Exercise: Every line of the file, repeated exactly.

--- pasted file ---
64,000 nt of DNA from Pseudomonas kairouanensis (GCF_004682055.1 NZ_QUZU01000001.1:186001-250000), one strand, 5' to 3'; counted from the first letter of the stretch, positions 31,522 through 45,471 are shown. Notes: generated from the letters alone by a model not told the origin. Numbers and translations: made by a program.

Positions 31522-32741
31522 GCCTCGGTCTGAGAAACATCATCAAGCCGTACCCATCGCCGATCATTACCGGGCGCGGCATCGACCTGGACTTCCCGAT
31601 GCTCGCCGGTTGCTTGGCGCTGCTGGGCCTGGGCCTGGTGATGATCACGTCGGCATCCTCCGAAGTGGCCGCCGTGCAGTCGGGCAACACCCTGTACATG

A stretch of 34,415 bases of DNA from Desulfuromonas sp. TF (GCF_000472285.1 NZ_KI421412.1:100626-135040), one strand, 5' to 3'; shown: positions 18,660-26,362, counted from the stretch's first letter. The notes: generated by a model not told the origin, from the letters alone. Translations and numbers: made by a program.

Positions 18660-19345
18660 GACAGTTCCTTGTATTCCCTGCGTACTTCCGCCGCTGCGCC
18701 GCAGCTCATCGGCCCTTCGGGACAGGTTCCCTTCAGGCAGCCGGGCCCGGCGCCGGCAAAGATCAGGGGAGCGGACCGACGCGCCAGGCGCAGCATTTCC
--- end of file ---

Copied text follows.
64,000 nt of DNA from Pseudomonas kairouanensis (GCF_004682055.1 NZ_QUZU01000001.1:186001-250000), one strand, 5' to 3'; counted from the first letter of the stretch, positions 31,522 through 45,471 are shown. Notes: generated from the letters alone by a model not told the origin. Numbers and translations: made by a program.

Positions 31522-32741
31522 GCCTCGGTCTGAGAAACATCATCAAGCCGTACCCATCGCCGATCATTACCGGGCGCGGCATCGACCTGGACTTCCCGAT
31601 GCTCGCCGGTTGCTTGGCGCTGCTGGGCCTGGGCCTGGTGATGATCACGTCGGCATCCTCCGAAGTGGCCGCCGTGCAGTCGGGCAACACCCTGTACATG

A stretch of 34,415 bases of DNA from Desulfuromonas sp. TF (GCF_000472285.1 NZ_KI421412.1:100626-135040), one strand, 5' to 3'; shown: positions 18,660-26,362, counted from the stretch's first letter. The notes: generated by a model not told the origin, from the letters alone. Translations and numbers: made by a program.

Positions 18660-19345
18660 GACAGTTCCTTGTATTCCCTGCGTACTTCCGCCGCTGCGCC
18701 GCAGCTCATCGGCCCTTCGGGACAGGTTCCCTTCAGGCAGCCGGGCCCGGCGCCGGCAAAGATCAGGGGAGCGGACCGACGCGCCAGGCGCAGCATTTCC